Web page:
Kevin G. Sellner and J.E. (Jack) Rensel

 12.1 Introduction 435

 12.2 HAB Prevention 435

 12.2.1 Aquaculture Site Selection or Relocation 435

 12.2.2 Nutrient Load Reductions 436

 12.2.3 Phytoplankton Mixing, Increasing Turbulence, and Decreasing Residence    Times

  (Mostly Freshwater Systems) 440

 12.2.4 Reducing HA Introductions 441

 12.3 Preventing and Reducing HAB Impacts on Shellfish and Fish 442

 12.3.1 Preventing Human and Animal Exposures 442

 12.3.1.1 Shellfish and Finfish Monitoring 442

 12.3.1.2 Depuration and Detoxification 444

 12.3.1.3 Food Processing 444

 12.3.1.4 Cooking 445

 12.3.1.5 Aerosols 445

 12.3.1.6 Medical Treatments 445

 12.4 HAB Controls 445

 12.4.1 Protections 445

 12.4.2 Biomass Removal 446

 12.4.3 Capping 446

 12.4.4 Nutrient Trapping in Sediments 446

 12.4.5 Reductions of Algal Resting Stages (Cysts) 446

 12.5 Mitigation of HAB 447

 12.5.1 Detection 447

 12.5.2 Chemical Additions 448

 12.5.3 Flocculation 451

 12.5.4 Barely Straw (Hordeum vulgare) 454

 12.5.5 Other Treatments 455

 12.5.5.1 UV Exposure 455

 12.5.5.2 Cavitation 455

 12.5.5.3 Ultrasound 455

 12.5.5.4 Electrolysis 456

 12.5.5.5 Hydraulics and Mixing 456

 12.5.5.6 Biological Controls 456

 12.6 Shellfish 458

 12.7 Fish Mariculture 459

 12.7.1 HAB Mitigation for Fish Mariculture 459

 12.7.2 Best Management Practices for Fish Mariculture Siting, Including HAB and Eutrophication Issues 460

12.7.2.1 Local Land Use 460

12.7.2.2 Plankton Monitoring and Water Quality Assessments 460

12.7.2.3 Physical Hydrographic Considerations 461

12.7.2.4 Vertical Mixing Considerations 461

12.7.3 Mitigation of HAB at Fish Mariculture Facilities 461

12.7.4 HAB Mitigation Methods for Fish Mariculture 462

12.7.4.1    Feeding and Handling Practices 462 

12.8 Conclusions 470

Acknowledgments 474 

References 474 

Further Reading 492 

13 Harmful Algae Introductions: Vectors of Transfer, Mitigation, and Management 493
Shauna Murray and Gustaaf Hallegraeff  

13.1 Summary 493

13.2 The Biogeographic Ranges of Harmful Algal Bloom Species 493

13.3 Vectors of Transfer 494

13.3.1 Natural Factors 494

13.3.2 Ballast Water 494

13.3.3 Translocation of Aquaculture Products 494

13.4 Molecular Evidence for Introductions of New Species to a Region 494

13.4.1 The Stalk-Forming Freshwater Fouling Diatom Didymosphenia geminata 495

13.4.2 Alexandrium pacificum and A. minutum in European and Japanese Waters 496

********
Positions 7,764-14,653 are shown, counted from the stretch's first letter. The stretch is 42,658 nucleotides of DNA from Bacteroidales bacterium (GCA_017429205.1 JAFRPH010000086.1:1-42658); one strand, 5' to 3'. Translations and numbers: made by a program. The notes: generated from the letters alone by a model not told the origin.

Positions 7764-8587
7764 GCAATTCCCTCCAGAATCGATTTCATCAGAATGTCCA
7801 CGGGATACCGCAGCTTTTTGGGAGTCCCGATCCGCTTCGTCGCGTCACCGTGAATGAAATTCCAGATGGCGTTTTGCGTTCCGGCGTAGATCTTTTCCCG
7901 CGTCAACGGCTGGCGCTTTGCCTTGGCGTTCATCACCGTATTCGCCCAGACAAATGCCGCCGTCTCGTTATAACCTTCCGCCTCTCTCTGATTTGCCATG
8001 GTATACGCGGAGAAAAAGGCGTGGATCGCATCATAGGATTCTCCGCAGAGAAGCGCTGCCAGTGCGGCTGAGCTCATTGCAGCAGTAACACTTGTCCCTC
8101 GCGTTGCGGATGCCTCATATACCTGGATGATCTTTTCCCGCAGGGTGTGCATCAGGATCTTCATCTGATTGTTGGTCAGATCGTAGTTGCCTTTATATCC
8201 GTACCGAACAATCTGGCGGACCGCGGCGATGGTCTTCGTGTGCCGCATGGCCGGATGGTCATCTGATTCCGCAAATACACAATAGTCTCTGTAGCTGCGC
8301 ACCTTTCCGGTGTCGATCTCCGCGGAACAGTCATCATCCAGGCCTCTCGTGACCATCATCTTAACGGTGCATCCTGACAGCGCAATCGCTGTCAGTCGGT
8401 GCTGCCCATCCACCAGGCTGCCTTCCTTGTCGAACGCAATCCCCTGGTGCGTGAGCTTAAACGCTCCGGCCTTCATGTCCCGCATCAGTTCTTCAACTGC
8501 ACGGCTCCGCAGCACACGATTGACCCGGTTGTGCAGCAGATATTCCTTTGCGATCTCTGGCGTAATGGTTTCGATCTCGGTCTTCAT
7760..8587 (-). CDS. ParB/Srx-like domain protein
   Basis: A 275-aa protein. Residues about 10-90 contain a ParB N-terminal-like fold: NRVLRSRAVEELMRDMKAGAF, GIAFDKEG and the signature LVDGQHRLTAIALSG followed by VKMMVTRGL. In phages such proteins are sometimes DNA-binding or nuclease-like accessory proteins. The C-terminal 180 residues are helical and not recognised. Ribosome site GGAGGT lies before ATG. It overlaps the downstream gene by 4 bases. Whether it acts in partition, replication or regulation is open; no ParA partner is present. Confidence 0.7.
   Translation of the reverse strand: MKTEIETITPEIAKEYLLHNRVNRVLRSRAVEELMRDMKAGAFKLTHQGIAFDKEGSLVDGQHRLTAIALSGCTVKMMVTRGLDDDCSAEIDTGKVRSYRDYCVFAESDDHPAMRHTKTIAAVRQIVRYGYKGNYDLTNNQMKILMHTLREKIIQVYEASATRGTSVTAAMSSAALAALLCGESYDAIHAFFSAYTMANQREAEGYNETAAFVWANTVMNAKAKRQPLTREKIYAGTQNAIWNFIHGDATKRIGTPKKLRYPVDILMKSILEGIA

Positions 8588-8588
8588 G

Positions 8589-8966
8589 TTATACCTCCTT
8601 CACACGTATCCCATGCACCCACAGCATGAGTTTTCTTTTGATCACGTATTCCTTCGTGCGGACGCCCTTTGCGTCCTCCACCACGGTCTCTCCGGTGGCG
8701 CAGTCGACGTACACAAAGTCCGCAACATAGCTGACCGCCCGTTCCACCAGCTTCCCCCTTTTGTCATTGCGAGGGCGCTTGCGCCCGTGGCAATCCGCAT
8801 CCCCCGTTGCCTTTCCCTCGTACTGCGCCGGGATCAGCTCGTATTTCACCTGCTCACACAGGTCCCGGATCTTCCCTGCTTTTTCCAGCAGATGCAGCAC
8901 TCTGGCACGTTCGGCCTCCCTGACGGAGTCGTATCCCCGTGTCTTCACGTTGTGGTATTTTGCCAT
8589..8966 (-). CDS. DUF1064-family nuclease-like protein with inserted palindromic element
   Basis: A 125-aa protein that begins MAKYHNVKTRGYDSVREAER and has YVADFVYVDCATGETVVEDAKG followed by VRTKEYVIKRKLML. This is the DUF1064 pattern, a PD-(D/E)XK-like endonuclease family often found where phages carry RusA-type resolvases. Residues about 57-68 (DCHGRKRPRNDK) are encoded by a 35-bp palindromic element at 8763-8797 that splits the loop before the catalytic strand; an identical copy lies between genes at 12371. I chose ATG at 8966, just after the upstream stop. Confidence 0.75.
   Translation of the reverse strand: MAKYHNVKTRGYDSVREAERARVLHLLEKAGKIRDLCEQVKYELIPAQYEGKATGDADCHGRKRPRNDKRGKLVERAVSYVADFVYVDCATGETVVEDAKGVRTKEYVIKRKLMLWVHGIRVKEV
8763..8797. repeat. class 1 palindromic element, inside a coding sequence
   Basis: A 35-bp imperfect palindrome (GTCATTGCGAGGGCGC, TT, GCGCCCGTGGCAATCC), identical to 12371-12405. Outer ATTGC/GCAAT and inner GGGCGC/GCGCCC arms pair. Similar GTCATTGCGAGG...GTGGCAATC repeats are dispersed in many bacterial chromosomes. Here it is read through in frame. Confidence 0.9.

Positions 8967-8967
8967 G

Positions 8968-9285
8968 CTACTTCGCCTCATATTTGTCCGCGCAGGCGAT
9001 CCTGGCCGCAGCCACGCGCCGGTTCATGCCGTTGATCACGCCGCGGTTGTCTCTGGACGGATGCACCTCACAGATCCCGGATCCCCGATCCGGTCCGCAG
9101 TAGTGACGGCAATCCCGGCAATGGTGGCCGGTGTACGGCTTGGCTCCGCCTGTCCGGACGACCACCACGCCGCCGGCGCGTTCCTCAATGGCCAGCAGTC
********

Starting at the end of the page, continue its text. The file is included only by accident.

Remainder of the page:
13.4.3 Gymnodinium catenatum in Australia and Europe 497

13.5 Prevention and Risk Reduction 498

13.5.1 Code of Practice on Translocation with Aquaculture Products 498

13.5.2 Warning for HAB in Ballast Water-Uptake Zones and When Translocating Aquaculture Products 498

13.5.3 Ballast Water Management 498

13.5.4 Other Precautionary Measures 500

13.6 Emergency Treatment Options 501

References 502 

14 Culture and Culture Collections 507
Gary H. Wikfors and Steve L. Morton  

14.1 Introduction 507

14.2 Step 1: Sampling the Environment 507

14.3 Step 2: Processing a Field Sample in the Laboratory to Confirm Presence of the Target Organism 509

14.4 Step 3: From Spark to Flame 511

14.5 Step 4: Long-Term Perpetuation of HAB Cultures 511

14.6 Epilogue 512

Further Reading 513 

15 Harmful Macroalgal Blooms in a Changing World: Causes, Impacts, and Management 515
Brian E. Lapointe, JoAnn M. Burkholder, and Kathryn L. Van Alstyne  

15.1 Introduction 515

15.2 Freshwater and Other Inland Macroalgae 516

15.3 Estuarine and Coastal Marine Macroalgae 519

15.4 Influences on Bloom Development 525

15.5 Nutrient Pollution 525

15.5.1 Sources 525

15.5.2 Indicators of Nutrient Pollution and Nutrient Sources 526

15.6 Uptake/Adsorption of Other Contaminants 526

15.7 Impacts on Human Health:  Macroalgae as Substrata for Pathogens 527

 15.8 Non-native Invasions 528

 15.9 Ecological and Ecosystem-Level Impacts 529

 15.9.1 Regime Shifts 530

 15.9.2 Freshwater Macroalgal HAB 532

 15.9.2.1 Filamentous Cyanobacteria 532

 15.9.2.2 Filamentous Green Algae 533

 15.9.3 Estuarine and Coastal Marine HAB 534

 15.1 Effects of Blooms on the Chemistry of the Oceans and the Atmosphere 535

 15.10.1 Changes to Carbonate Chemistry and pH 535

 15.10.2 Release of Materials and Chemicals into Seawater 536

 15.10.3 Release of Volatile Compounds 537

 15.11 Management Strategies 537

 15.12 Economic Impacts 539

 15.13 Recycling Macroalgae Biomass 541

 15.14 Forecast 542

References and Further Reading 542 

16 Harmful Algal Species Fact Sheets 561

Alexandrium 563
Allan D. Cembella

Amphidomataceae 575
Urban Tillmann  

Aureococcus anophagefferens Hargraves et Sieburth & Aureoumbra  lagunensis   DeYoe et Stockwell – Brown Tides 583
Christopher J. Gobler  

Ceratium furca (Ehrenberg) Claparede &   Lachmann 585
Steve L. Morton  

Chattonella marina 587
Carmelo R. Tomas  

Cochlodinium – Rust Tide 589
Christopher J. Gobler  

Cyanobacteria 591
JoAnn M. Burkholder, Christopher J. Gobler, and Judith M.   O’Neil

Dinophysis 597
Steve L. Morton  

Fibrocapsa japonica 599
Carmelo R. Tomas  

Gambierdiscus 601
Michael L. Parsons, Mindy L. Richlen, and Alison Robertson  

Gymnodinium catenatum 605
Allan D. Cembella and Christine J. Band-Schmidt  

Heterosigma akashiwo 613
Carmelo R. Tomas  

Karenia brevis (Davis) Hansen et Moestrup – Florida Red Tide 615
Larry E. Brand  

Ostreopsis 617
Michael L. Parsons, Mindy L. Richlen, and Alison Robertson  

Pfiesteria piscicida Steidinger & Burkholder and Pfiesteria shumwayae  Glasgow & Burkholder 621
JoAnn M. Burkholder and Harold G.  Marshall  

Prorocentrum 625
Patricia M. Glibert and JoAnn M.  Burkholder  

Prymnesium parvum (Carter) – “Golden Algae” 629
Daniel L. Roelke and Schonna R. Manning  

Pseudo-nitzschia – seriata group; delicatissima group 633
Raphael Kudela

Takayama 637
Larry E. Brand  

Appendix 1 Websites That Routinely Distribute Bulletins on the Presence of Harmful Algal Blooms (HAB) for Public Health 639 

Appendix 2 Stage Agencies Providing Information and Updates on Toxic and Harmful Algal Blooms and Water Quality 641 

Appendix 3 List of General Web Resources 645 

Index 647